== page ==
Andy Warhol would have turned 88 today and would have probably thrown a giant party, since his Factory attracted country’s socialites, drag queens, drug addicts, actors, musicians and geniuses. They made art, love and … tones of parties. Nowadays, many organize parties themed “Pop Art” or “Andy Warhol”. But, to be honest, in order to make a real Warhol party you would need:
Warhol began working on this series in 1977 with his assistant Rupert Jasen Smith. He reinvented this old genre of still life with his colourful silkscreens: each colour is a different layer of the print. The printing process allowed him to create endless and unique colour combinations which in turn gave life to completely new and otherworldly kinds of fruit.
32 Soup Cans
Warhol exhibited his series of paintings of soup cans in MoMA. Each of the works stood on a shelf, like cans in a supermarket. There were 32 different paintings, which was equivalent to the number of varieties of soups sold by Campbell’s in 1962. Warhol admitted that he had been eating the chicken soup all year long. Yummy.
Green Coke Bottles
“A Coke is a Coke,” Warhol explained, “and no amount of money can get you a better Coke than the one the bum on the corner is drinking.” Look carefully at this print: although the bottles are positioned in regular rows which remind us of their mechanical and uniformed nature, they are a little askew. This disturbs the regularity and makes them look individualized and hand-made, on the contrary to their mass production. Oh, Warhol and his irony, we never know if he criticizes consumptionism, glorifies it or just jokes about it.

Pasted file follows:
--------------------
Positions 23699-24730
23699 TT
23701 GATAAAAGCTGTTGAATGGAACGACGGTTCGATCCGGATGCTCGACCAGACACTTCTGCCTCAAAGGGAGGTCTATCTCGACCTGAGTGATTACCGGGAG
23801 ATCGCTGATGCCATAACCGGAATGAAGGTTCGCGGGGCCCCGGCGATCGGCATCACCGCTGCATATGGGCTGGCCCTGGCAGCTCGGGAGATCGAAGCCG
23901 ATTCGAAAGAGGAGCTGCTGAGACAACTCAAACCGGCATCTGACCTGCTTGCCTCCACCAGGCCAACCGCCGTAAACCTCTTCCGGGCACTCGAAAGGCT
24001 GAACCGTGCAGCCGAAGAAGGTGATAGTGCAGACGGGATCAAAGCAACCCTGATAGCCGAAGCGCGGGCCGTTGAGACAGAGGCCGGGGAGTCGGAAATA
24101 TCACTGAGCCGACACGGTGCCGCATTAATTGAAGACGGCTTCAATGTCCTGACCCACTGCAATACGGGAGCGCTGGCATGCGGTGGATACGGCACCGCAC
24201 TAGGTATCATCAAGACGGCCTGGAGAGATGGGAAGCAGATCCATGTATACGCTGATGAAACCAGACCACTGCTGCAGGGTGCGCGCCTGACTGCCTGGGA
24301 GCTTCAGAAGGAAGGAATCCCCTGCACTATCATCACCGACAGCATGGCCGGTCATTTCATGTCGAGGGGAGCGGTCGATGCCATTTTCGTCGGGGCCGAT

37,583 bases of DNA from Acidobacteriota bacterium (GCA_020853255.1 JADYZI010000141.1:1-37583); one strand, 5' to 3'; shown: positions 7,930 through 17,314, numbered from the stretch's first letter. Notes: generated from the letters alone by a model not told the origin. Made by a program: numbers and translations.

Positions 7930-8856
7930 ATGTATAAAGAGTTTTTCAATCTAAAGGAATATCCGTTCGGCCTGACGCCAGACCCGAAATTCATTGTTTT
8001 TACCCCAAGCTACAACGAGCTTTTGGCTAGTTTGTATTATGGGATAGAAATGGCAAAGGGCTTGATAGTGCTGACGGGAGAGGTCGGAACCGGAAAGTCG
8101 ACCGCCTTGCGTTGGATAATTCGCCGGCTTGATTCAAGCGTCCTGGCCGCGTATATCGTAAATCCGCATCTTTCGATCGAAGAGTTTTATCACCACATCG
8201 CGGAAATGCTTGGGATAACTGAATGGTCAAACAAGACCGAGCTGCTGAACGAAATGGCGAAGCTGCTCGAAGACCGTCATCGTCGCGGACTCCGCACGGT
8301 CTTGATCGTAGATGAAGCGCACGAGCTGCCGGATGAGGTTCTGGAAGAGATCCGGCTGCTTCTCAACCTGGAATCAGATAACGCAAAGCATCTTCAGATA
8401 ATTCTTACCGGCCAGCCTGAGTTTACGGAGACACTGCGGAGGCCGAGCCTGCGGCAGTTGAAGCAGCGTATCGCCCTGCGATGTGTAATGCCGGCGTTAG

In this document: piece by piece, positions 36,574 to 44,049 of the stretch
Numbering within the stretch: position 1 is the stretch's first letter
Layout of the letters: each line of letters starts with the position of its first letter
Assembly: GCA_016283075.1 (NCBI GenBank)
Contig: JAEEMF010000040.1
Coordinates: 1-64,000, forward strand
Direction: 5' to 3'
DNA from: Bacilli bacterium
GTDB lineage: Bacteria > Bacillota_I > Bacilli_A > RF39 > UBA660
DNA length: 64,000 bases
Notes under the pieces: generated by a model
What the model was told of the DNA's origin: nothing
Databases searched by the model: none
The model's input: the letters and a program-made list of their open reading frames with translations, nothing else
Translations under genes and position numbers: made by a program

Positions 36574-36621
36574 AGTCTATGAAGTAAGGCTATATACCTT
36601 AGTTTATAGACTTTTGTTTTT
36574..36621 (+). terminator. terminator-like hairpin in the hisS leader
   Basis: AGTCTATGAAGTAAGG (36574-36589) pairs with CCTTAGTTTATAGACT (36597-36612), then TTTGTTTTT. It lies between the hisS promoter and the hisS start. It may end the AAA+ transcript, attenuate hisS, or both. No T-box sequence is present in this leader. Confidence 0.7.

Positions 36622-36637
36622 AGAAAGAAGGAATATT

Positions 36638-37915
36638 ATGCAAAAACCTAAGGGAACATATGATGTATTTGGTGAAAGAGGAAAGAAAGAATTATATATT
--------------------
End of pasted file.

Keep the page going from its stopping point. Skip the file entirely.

Andy Warhol starred in a short episode in Jørgen Leth’s film “66 Scenes from America”, in which he ate a King hamburger with Heinz Ketchup. When he finished, he said: “My name is Andy Warhol and I just finished eating a hamburger”. Leth described this scene as “the artistic essence of Andy Warhol, in all its simplicity”.
After 2D works, Warhol moved on to installation work. He picked a few popular brands, Heinz ketchup, Kellogg’s corn flakes, Mott’s apple juice, Del Monte peaches and Brillo soap pads, and made virtually indistinguishable from originals plywood boxes. He exhibited them in the Stable Gallery and invited collectors to buy them stack by stack. Well, they didn’t sell well, but caused quite a lot of controversy. Nothing unusual, though.
Happy Birthday Andy!
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